I recently caught my wife of 20 years in the midst of a sexual and emotional affair with a co-worker.
After a year of counselling sessions, and late nights of talk, we got through the affair together.
However, how do I trust her again? The affair’s over, but I think about it often. I know she wants to get over it, too.
But I find it hard to continue on, especially when she still works in the office with him.
You’ve made a tough mutual decision to move forward together, now find tough solutions.
An obvious one is for her to change jobs or job locale. Even with the possibility she’ll not get the same position or income elsewhere, it should be considered by you both.
Continue with counselling together. It takes time, can roil emotions during the process, may unearth past hurts and flaws from both parties, but it keeps you actively trying to create the bond you need to stay together and re-build trust.
Dear Readers – Your feedbacks are very important to other readers. Your shared experiences and decisions bring greater clarity, and often give others hope.
When your comments disagree with the advice that I’d given, it broadens the discussion. I add my own response if I feel that the feedback missed a point I already made.
FEEDBACK Regarding the woman who blamed her son for not letting her know about his father's affair (July 25):
Reader – “My mother had a long-term affair which my brother discovered years before my dad knew. He carried the weight of this terrible news for years.
“When the affair was revealed, my brother then had to live with the guilt of knowing and everyone asking why he didn't say something sooner.
“Seven years later, my poor brother still lives with depression, lack of career goals and ambition, which I believe all relate to my mother's affair and his involvement. No child should have to live with this guilt from either parent, he never asked for this burden. The writer’s anger towards her son isn’t fair or justified.”
FEEDBACK Regarding the woman, 30, whose 27-year-old boyfriend’s sex drive was less than hers (July 26):
Reader #1 – “You should’ve told her to run! If he’s like this at 27, one can only imagine what he’ll be like at 47, or later!!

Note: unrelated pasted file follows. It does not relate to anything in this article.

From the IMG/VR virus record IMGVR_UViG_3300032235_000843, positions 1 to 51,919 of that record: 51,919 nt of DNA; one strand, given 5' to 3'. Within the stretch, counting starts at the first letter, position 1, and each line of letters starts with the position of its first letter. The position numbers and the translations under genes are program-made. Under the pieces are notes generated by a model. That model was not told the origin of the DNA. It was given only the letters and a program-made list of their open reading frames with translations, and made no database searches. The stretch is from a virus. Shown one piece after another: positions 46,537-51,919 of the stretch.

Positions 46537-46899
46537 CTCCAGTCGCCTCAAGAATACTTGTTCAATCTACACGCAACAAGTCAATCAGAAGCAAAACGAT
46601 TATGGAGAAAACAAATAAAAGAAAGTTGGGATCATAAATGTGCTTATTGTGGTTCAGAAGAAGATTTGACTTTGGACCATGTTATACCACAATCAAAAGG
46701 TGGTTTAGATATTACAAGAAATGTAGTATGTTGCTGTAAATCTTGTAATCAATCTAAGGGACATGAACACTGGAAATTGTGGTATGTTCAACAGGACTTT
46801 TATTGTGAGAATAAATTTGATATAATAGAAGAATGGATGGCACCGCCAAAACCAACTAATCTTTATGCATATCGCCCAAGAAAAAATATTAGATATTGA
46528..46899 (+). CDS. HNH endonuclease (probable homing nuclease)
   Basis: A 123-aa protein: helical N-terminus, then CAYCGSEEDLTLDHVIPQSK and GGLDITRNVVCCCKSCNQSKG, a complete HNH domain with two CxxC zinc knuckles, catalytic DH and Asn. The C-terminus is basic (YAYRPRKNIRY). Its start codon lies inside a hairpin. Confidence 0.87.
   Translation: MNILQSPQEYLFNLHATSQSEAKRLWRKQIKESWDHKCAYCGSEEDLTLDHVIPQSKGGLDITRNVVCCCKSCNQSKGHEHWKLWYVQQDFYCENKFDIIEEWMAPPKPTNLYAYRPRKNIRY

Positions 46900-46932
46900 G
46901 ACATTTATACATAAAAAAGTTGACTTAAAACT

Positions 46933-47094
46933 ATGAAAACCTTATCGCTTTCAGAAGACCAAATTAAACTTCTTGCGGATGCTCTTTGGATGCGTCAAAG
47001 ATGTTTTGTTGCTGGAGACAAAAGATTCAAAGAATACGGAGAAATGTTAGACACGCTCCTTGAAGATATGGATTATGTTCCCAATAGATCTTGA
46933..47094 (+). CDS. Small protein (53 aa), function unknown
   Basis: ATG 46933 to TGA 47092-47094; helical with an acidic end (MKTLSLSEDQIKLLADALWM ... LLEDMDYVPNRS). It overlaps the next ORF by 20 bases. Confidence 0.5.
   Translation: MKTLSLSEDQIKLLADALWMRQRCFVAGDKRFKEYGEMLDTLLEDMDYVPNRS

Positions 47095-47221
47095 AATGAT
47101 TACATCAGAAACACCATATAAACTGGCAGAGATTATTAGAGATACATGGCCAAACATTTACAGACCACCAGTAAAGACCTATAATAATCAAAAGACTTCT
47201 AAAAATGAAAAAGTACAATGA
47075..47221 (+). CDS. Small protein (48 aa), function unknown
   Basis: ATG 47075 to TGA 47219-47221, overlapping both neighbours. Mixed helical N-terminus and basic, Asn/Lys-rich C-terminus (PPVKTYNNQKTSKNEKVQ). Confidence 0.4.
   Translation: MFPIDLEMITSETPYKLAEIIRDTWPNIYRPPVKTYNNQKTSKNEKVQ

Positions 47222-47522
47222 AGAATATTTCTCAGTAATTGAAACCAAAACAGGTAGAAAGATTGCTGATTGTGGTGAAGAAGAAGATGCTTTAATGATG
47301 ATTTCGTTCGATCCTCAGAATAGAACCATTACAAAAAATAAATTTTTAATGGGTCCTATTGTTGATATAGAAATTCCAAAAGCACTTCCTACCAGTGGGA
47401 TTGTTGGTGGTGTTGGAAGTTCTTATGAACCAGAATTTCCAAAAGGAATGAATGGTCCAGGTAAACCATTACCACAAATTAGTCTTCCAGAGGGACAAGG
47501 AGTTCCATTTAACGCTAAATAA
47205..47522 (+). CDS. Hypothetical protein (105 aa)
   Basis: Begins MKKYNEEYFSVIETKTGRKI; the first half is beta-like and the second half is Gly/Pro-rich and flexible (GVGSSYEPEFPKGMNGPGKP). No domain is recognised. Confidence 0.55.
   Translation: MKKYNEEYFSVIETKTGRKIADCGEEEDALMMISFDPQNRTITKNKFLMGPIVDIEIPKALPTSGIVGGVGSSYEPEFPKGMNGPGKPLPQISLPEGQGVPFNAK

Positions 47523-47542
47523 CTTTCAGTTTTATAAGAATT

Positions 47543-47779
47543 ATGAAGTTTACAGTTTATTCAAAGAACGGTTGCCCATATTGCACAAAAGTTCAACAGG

“Many women these days are finding - like this woman - that their men have much weaker sex drives than they do, leaving them feeling - as she does - “unattractive, rejected, and resentful.”
“This situation will only get worse as he ages. She needs to make her decision NOW (before she wastes many more years of her life) as to whether she can live feeling like that.
“I tolerated it for 37 years.”
Ellie – This woman loves her guy and they’re having sex once a week, so she rightly wants to consider how to improve things. However, I agree that no one should tolerate feeling rejected for 37 years!
Reader #2 – “I lived in a marriage for 20 years hoping that things would improve. I found out years later that all the clean bills of health he got were fabrications made up to appease my concerns.
“I was lonely, felt unattractive and unloved for decades. It destroyed my self-esteem and confidence.
“I ended up resentful, unhappy, and eventually discovered he was playing for the other team. Love does not conquer all.”
FEEDBACK Regarding the woman concerned about the father wearing ladies’ underpants (July 20):
Reader – “Why is a man showing his underwear - whether it’s ladies or menswear - to young boys in his care? I don't care if a robe "slipped,” I’d be extremely concerned.
“As the host of young children, he should be dressed in clothing. I wouldn't allow my child in his company again without my supervision. And I’d respond the same way if it were men's briefs that become exposed under his robe.
“Anything other than his being dressed, is suspect to me as a parent.”
Ellie – “That's why I suggested that the mother go over there when her child was invited to swim in the neighbour’s pool, comment on giving him “time to dress,” and otherwise limit the boy’s exposure to this man whose cross-dressing, while unlikely to be harmful, was inappropriate with children around.
Tip of the day:
After an affair, the work of staying together requires continued strategies that re-build trust.